The supplement to Pergamon inscriptions which I commented on in the previous post required that you know Greek to use it, but there is another resource that will appeal to a broader audience. Some of you may be familiar with the important “God-fearers” inscription (now often dated to the fourth or fifth century) which was discovered at Aphrodisias and revolutionized study of gentiles who were attracted to Judaism in antiquity. But there are many other interesting and important inscriptions which have been discovered in this same city in Asia Minor (Turkey).

Photo of sarcophagi (graves) in the yard of the Aphrodisias Museum (photo by Phil).

The website of the “Inscriptions of Aphrodisias Project” is very promising in providing excellent resources for studying inscriptions. At present, it provides free access to the second (2004) edition of Charlotte Roueché’s Aphrodisias in Late Antiquity: The Late Roman and Byzantine Inscriptions, which includes 250 Greek inscriptions with English translations and extensive commentary. There are plans to continue electronically publishing new finds from Aphrodisias as well. The extensive bibliography section includes links to online articles, including the recent (free access) article by Angelos Chaniotis, “New inscriptions from Aphrodisias (1995-2001),” American Journal of Archaeology 108 (2004), 377-416 (with English translations of the new finds). Also quite interesting are the photographs of notebooks (with documented Greek inscriptions) by early explorers of Aphrodisias, including the notebook of John Gandy Deering (written c. 1811-1813).

If you would like to do a quick photographic tour of the museum at Aphrodisias, including some of its monuments with inscriptions, go to my website here and click on the picture of Apollo at the top-right.

Update: Juan Garcés who is at the Centre for Computing in the Humanities at King’s College, London, makes several further comments about this entry (see comments), including the fact that the plan is ultimately to have all of the inscriptions from Aphrodisias online. I just realized that this is the same person who reviewed my book for BMCR (he was very generous).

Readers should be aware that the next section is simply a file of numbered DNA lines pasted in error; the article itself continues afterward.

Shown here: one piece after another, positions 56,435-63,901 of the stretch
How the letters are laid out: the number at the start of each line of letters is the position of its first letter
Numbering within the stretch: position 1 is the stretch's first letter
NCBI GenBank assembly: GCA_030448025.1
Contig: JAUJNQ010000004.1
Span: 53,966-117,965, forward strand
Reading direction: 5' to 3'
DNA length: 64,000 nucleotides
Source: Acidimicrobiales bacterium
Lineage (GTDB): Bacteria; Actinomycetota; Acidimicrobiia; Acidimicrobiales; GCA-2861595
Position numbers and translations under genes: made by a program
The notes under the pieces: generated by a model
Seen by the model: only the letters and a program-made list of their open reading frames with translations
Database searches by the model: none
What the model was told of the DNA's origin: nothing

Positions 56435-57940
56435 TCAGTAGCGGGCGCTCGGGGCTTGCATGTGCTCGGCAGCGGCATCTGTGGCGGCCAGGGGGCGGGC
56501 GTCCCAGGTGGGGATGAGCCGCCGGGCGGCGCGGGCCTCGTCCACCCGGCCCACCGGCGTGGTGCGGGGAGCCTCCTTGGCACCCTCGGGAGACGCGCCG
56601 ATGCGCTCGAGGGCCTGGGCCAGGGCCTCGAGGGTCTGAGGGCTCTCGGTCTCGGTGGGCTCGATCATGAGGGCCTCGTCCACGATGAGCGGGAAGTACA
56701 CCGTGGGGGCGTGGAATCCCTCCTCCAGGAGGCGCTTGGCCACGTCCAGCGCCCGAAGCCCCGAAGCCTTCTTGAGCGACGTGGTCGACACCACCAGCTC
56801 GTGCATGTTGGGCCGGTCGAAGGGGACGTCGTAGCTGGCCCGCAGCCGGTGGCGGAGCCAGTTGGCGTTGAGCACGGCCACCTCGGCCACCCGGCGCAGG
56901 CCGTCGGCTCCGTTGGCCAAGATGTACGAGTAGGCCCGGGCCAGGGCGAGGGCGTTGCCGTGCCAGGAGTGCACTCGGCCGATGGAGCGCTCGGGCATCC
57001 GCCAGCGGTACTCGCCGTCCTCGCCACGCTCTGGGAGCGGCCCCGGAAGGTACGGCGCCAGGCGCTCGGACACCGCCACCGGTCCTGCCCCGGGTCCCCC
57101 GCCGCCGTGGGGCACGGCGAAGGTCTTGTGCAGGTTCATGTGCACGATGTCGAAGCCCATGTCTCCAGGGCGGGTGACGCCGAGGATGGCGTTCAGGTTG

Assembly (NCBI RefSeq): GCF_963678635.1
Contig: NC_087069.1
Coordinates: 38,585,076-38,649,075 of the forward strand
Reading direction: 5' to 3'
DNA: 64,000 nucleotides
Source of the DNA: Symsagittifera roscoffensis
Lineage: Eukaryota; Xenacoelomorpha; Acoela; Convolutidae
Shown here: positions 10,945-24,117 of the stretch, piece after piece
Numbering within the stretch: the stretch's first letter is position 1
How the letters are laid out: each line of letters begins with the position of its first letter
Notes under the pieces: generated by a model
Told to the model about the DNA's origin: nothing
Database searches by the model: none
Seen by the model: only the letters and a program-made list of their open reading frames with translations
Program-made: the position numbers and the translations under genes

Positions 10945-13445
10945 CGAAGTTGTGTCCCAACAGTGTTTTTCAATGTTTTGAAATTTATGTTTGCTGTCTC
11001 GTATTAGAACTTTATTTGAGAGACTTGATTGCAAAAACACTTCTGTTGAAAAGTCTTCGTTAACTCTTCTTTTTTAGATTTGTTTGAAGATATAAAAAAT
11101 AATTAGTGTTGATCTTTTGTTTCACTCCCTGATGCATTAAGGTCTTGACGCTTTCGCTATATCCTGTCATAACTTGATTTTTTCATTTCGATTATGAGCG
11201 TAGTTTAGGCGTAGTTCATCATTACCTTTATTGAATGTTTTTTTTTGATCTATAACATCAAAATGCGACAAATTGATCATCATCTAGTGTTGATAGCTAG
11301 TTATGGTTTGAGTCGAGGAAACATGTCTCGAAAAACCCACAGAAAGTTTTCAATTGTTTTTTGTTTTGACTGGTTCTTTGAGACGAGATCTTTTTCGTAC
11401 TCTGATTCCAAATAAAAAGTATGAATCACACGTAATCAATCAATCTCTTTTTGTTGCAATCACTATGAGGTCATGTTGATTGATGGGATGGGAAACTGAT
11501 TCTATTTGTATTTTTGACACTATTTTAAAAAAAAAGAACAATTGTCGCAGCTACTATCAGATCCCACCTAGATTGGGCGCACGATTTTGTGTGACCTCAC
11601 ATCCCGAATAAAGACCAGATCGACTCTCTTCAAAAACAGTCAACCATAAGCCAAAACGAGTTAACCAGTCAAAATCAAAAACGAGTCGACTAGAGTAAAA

(My apologies for mispelling Angelos Chaniotis’ name, which is now corrected).

Inscriptions from Pergamum (Inschriften von Pergamon) online (Epigraphy 1)

For those of you who can work with Greek inscriptions, I have just discovered that the German Archeological Institute (Deutsches Archäologisches Institut = DAI) now has (free!) online what they are calling the Supplement zum Corpus der Inschriften von Pergamon (prepared by Helmut Müller). Essentially, the “Commission for Ancient History and Epigraphy” is republishing and updating all inscriptions published by the DAI between 1896-1913, including those published in MDAI(A) (aka, AM) and Max Fränkel’s Inschriften von Pergamon (Altertümer von Pergamon VIII 1/2). So far they have sections for honourary inscriptions, dedication inscriptions, and gymnastic ephebe (“youth”) lists. They have arranged these by the original publication and inscription number (not supplying new numbers, e.g. AM 24, 1899, Nr. 31). You can view each individually (though not all together) in pdf.Thus, for example, you could take a look at a detailed description, an updated bibliography, and the Greek text for the honourary inscription set up by the association of Dionysiac “dancing cowherds” for A. Julius Quadratus, the Roman governor (proconsul) of Asia in 109/110 CE.

I really could have used this a few years back when I was hunting down each of the inscriptions individually and trying to find any more recent discussions of them through mental telepathy. But I’m happy it’s there now nonetheless! Perhaps other archeological institutes will follow the German Archeological Institute’s good example in providing ready and free access to hard-to-find inscriptions.